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With weight vector I mean the vector with weights that you have to multiply the observations in the window that slides over your data with so if you add those products together it returns the value of the EMA on the right side of the window.

For a linear weighted moving average the formula for finding the weight vector is: (1:n)/sum(1:n) (in R code). This series of length n adds up to 1. For n=10 it will be

0.01818182
0.03636364
0.05454545
0.07272727
0.09090909
0.10909091
0.12727273
0.14545455
0.16363636
0.18181818

the numbers 1 to 10 / 55, with 55 the sum of the numbers 1 to 10.

How do you calculate the weight vector for an exponential moving average (EMA) of length n?

Wikipedia tells me:

if n is the length of the window, then alpha<-2/(n+1) and i<-1:n so EmaWeightVector<-((alpha*(1-alpha)^(1-i)))

Is this correct?

Even though the EMA is not really confined to a window with a start and an end, shouldn't the weights add up to 1 just like with the LWMA?

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    $\begingroup$ An exponential moving average is a single-pole IIR filter. That is, its impulse response is infinitely long, so there is no finite-length weight vector that will exactly match. However, you can approximate the EMA filter to any desired precision by approximating it with a long-enough FIR filter (i.e. the weight vector that you're talking about). $\endgroup$ – Jason R Dec 18 '12 at 21:16
  • $\begingroup$ Thanks Jason, any pointers of how to approximate the EMA filter to any desired precision by approximating it with a long-enough FIR filter? There's a perl script on en.wikipedia.org/wiki/… that made the image of the EMA weight vector, but I don't understand it: if they set the number of weights to 15 why are there 20 red bars instead of 15? $\endgroup$ – MisterH Dec 19 '12 at 22:40
  • $\begingroup$ There are many moving average algorithms. THe time weighting response correlates directly to the desired bandwidth or frequency response of the skirts or neighbouring trends. Cauchy, Gaussian, Hamming, Hanning, Welsh, Blackmann and Blackmann-Harris are a few different distribution functions that come to mind each with different curves designed for special functions. and yes the peak can be normalized to 1 but may not be by default since it is the intergral or area under the curve that is constant $\endgroup$ – Tony Stewart Sunnyskyguy EE75 Dec 20 '12 at 8:02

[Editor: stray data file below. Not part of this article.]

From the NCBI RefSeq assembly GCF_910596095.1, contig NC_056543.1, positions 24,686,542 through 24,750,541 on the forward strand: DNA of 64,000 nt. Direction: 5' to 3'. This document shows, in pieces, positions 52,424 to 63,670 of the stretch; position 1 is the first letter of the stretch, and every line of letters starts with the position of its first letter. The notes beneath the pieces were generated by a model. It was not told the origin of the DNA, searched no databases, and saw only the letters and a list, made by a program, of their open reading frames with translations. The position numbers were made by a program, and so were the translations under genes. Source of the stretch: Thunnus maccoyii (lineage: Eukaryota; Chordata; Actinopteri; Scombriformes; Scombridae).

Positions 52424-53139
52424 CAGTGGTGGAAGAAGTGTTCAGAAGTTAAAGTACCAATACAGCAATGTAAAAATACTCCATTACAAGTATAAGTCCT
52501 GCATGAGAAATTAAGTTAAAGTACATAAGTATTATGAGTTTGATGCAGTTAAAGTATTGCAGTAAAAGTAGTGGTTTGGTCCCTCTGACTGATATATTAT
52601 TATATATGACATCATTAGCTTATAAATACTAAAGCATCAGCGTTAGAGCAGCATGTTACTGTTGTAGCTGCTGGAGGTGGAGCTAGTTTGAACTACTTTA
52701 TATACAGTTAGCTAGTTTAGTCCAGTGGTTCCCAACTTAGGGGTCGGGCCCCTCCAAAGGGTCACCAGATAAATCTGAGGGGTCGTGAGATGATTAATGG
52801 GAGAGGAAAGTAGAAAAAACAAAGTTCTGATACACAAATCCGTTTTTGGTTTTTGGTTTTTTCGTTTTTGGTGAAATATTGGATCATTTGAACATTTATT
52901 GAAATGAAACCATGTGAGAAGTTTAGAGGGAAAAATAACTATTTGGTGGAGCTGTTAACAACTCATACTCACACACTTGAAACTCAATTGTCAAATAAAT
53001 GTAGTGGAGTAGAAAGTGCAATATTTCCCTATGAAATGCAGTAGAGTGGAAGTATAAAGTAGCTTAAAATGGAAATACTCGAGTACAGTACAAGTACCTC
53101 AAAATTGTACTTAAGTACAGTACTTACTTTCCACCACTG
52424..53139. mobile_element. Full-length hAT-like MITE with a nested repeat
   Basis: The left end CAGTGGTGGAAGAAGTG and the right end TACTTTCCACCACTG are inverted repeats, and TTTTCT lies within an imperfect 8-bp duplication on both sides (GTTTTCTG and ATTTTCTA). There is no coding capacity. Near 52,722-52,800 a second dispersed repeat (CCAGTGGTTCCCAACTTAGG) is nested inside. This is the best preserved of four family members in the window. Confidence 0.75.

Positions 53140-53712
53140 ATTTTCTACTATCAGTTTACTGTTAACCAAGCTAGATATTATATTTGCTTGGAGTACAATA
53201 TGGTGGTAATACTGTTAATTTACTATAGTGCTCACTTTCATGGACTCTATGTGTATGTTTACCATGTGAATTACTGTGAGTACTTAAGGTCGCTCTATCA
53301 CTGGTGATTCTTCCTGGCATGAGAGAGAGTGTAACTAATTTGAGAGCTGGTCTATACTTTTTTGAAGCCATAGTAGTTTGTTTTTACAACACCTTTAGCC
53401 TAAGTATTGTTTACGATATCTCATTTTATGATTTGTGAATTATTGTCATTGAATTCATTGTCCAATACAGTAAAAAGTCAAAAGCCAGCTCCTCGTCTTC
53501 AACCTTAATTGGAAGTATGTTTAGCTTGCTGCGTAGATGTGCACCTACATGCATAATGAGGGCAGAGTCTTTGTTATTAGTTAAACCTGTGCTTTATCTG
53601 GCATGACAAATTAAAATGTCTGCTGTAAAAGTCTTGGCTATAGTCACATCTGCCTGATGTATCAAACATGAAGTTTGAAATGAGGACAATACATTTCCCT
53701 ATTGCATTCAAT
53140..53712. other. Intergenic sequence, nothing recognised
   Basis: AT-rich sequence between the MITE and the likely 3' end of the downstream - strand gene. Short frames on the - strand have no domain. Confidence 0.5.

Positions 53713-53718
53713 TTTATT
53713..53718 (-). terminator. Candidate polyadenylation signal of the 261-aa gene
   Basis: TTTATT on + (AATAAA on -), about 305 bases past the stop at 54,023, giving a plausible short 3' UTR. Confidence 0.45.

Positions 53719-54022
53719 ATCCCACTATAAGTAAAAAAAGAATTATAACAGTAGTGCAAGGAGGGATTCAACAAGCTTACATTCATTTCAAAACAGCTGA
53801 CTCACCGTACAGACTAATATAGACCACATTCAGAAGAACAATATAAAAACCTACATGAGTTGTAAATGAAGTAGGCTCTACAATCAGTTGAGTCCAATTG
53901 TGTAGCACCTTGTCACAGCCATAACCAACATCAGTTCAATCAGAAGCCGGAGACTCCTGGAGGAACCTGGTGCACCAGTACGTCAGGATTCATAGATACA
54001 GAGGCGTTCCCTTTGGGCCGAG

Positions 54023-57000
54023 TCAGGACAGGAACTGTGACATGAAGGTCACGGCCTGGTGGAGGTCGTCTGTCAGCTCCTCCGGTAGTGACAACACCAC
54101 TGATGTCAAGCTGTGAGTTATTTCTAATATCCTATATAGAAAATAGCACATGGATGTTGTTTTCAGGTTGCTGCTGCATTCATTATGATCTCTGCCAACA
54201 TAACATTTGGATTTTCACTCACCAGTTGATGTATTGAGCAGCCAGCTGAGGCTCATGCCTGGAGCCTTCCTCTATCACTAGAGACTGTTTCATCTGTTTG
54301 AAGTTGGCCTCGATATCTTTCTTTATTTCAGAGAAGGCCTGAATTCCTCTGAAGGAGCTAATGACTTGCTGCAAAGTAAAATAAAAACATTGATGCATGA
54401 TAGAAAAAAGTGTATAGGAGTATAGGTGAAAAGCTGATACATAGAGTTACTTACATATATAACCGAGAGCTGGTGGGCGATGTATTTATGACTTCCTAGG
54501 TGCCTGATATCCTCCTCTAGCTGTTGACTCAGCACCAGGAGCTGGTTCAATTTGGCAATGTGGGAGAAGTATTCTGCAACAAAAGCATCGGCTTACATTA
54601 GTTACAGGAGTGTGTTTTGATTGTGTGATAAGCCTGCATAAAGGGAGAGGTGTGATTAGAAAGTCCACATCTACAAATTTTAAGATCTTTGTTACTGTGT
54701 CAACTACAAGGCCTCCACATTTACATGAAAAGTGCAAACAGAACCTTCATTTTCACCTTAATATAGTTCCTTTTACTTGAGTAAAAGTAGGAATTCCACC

• $\begingroup$ They give a perl script to describe how they made the image on en.wikipedia.org/wiki/…, but my problem is that if I translate it to R, the weights add up to 5,.. while they should approximately add up to 1. Could someone translate this into R please? $\endgroup$ – MisterH Dec 22 '12 at 22:54
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I believe the Wikipedia reference may refer to the Hunter (1986) but Wikipedia articles do morph over time. One aspect of the accepted answer that is less than satisfying is the code to divide by the sum.

The current article makes mention of this chart.

Weights Graph

From https://en.wikipedia.org/wiki/Moving_average#/media/File:Exponential_moving_average_weights_N=15.png gives the code associated with it.

$N = 15;
$f = 1 - 2/($N+1);

$total = 0;
foreach $i (0..20) {
  $value = (1 - $f) * ($f ** $i);
  print "$i $value\n";
  $total += $value;
}
print "# total $total (should approach 1)\n";

Which in R is essentially:

N = 15;
a = 1 - 2/(N+1); #it is more customary to use a for the alpha rather than f
i=0:20 #increase this to a larger number to see how the sum approaches 1.0
value = (1 - a) * (a ^ i);
sum(value) #the sum eventually approaches 1.0 
plot(value);grid()

The above weights do eventually sum to 1 as they should without being forced...

I hope this may be of use.

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3
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ok the solution was: (in R)

emaweights<-function(m)
{
  alpha<-2/(m+1)
  i<-1:m
  sm<-sum((alpha*(1-alpha)^(1-i)))
  return(((alpha*(1-alpha)^(1-i)))/sm)  
}

Here the weights do add up to 1.

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This will get you close to a closed form solution...

The weight at each vector is: $$\frac{(1-L)L^t}{1-L^T}$$

Where:

  • $L$ is your smoothing constant; $(1-L)$ is often referred to as alpha
  • $t$ is your time vector
  • $T$ your last $t+1$

This doesn't exist anywhere else on the internet, so I had to invent it. It may therefore result in slightly different weights, but it works.

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  • $\begingroup$ Hey, welcome to DSP and thank you for contributing. I don't really understand this area perfectly, so I can not upvote your answer since I can't judge its quality. I improved your formatting a bit though, and if you could look at the formatting guide for your next answer, that would be great and would make your answers even better. $\endgroup$ – penelope Jan 29 '14 at 20:30

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